|The dead sheep|
What a lovely week we have had here in the wilds of South Yorkshire and North Derbyshire. Beautiful late September sunshine reminded us of our wonderful summer just gone. Perhaps this week has been the last hurrah before wintertime starts to elbow her way in and warm coats we had forgotten about are rediscovered.
I enjoyed two pleasant rambles this week.
|Calves near Tinker Brook|
Tuesday found me parking up at the hamlet of Spout above The Ewden Valley. My seven mile walk took in More Hall Reservoir - where I found the delightful HP sauce bottle - as well as the hamlet of Brightholmlee, Swinnock Hall and Glen Howe near Wharncliffe Side.
Kirk Edge Convent from the rear and front
After that I returned to Kirk Edge Convent and walked to the rear of it. Though I could not see any nuns looking wistfully from the windows, I did manage to catch a glimpse of their graveyard. It is in the woods to the west of the main convent site. In my imagination, the convent, nunnery, monastery or whatever you might wish to call it remains a most intriguing place.
Thursday found me riding on the 272 bus to Bradwell - a large Peak District village that owes its existence to historical lead mine and calcite workings. Most of the mining and quarrying ceased long ago but historical evidence of past activity is easy to find in the landscape above the village.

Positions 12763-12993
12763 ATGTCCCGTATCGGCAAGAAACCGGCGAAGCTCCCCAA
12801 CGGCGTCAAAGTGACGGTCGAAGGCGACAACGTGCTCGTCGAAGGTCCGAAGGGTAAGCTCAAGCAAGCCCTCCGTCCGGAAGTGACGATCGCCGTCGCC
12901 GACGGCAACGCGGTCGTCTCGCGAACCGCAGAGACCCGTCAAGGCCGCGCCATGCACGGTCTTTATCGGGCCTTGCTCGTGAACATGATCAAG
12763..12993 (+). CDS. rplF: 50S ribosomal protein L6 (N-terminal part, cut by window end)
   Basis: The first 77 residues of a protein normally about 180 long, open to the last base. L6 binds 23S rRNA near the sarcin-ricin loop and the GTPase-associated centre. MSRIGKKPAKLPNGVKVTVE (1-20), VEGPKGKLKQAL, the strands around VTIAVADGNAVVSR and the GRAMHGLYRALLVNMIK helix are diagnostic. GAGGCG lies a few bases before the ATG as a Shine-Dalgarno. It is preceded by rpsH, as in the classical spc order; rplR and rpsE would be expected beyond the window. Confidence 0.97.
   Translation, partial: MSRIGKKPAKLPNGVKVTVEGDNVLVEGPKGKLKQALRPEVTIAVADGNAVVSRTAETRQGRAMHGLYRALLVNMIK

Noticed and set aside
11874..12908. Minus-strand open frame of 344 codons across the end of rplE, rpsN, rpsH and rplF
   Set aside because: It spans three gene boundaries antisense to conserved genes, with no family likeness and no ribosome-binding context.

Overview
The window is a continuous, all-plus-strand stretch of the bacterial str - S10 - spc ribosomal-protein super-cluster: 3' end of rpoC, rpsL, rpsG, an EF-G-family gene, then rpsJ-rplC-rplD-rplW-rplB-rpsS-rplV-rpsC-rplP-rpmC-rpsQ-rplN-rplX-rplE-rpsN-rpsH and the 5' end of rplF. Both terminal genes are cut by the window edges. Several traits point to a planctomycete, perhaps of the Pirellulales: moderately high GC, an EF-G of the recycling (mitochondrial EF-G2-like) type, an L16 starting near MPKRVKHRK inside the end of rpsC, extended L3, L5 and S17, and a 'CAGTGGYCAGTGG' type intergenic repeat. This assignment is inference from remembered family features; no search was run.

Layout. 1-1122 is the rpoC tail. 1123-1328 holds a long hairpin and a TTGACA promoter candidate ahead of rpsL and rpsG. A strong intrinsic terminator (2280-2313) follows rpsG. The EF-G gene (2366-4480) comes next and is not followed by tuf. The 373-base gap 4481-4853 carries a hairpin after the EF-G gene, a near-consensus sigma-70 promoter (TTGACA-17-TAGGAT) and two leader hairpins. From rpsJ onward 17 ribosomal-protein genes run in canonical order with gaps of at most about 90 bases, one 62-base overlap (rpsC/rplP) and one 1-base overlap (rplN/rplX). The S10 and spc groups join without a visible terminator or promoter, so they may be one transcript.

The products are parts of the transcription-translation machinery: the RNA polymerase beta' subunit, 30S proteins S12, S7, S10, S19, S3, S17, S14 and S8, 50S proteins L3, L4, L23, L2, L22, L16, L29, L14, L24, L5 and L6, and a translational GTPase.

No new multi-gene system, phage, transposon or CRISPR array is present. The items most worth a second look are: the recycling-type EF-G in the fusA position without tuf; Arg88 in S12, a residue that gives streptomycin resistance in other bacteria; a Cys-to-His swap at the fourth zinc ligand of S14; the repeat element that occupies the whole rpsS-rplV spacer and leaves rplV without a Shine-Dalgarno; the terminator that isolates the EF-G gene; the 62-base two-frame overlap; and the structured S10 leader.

|Limestone barn above The Hope Valley|
I guess I walked ten miles in a big loop that brought me back to The Limestone Way - a long distance footpath that begins at Rocester in Staffordshire and ends at Castleton in Derbyshire. It led me down Cave Dale within the shadow of Peveril Castle. Along the way I saw a dead sheep - now a temporary feeding and breeding station for hundreds of bluebottle flies.
She looked like she might just be sleeping but there was a gaping hole in her neck and the flies had also made a gruesome cavern in her rear end. I wondered if she had been shot.
At the bus stop in Castleton I met two Chinese tourists. They were probably in their sixties. The husband seemed to know not a single word of English and the wife's English was as good as my schoolboy French - in other words - very poor. They seemed totally flummoxed by the timetable display so I helped them out and gave reassurance. After four nights in Sheffield they have four nights in Oxford and then four nights in London. How brave of them to be travelling independently - especially when you consider their awful English.
In the pub last night, Bert and Steve said I looked like a beetroot. Unsurprising as I had walked for five hours in bright sunshine. Fortunately, today I am more pink blancmange than boiled beetroot.
|Ruin close to historical lead mine workings|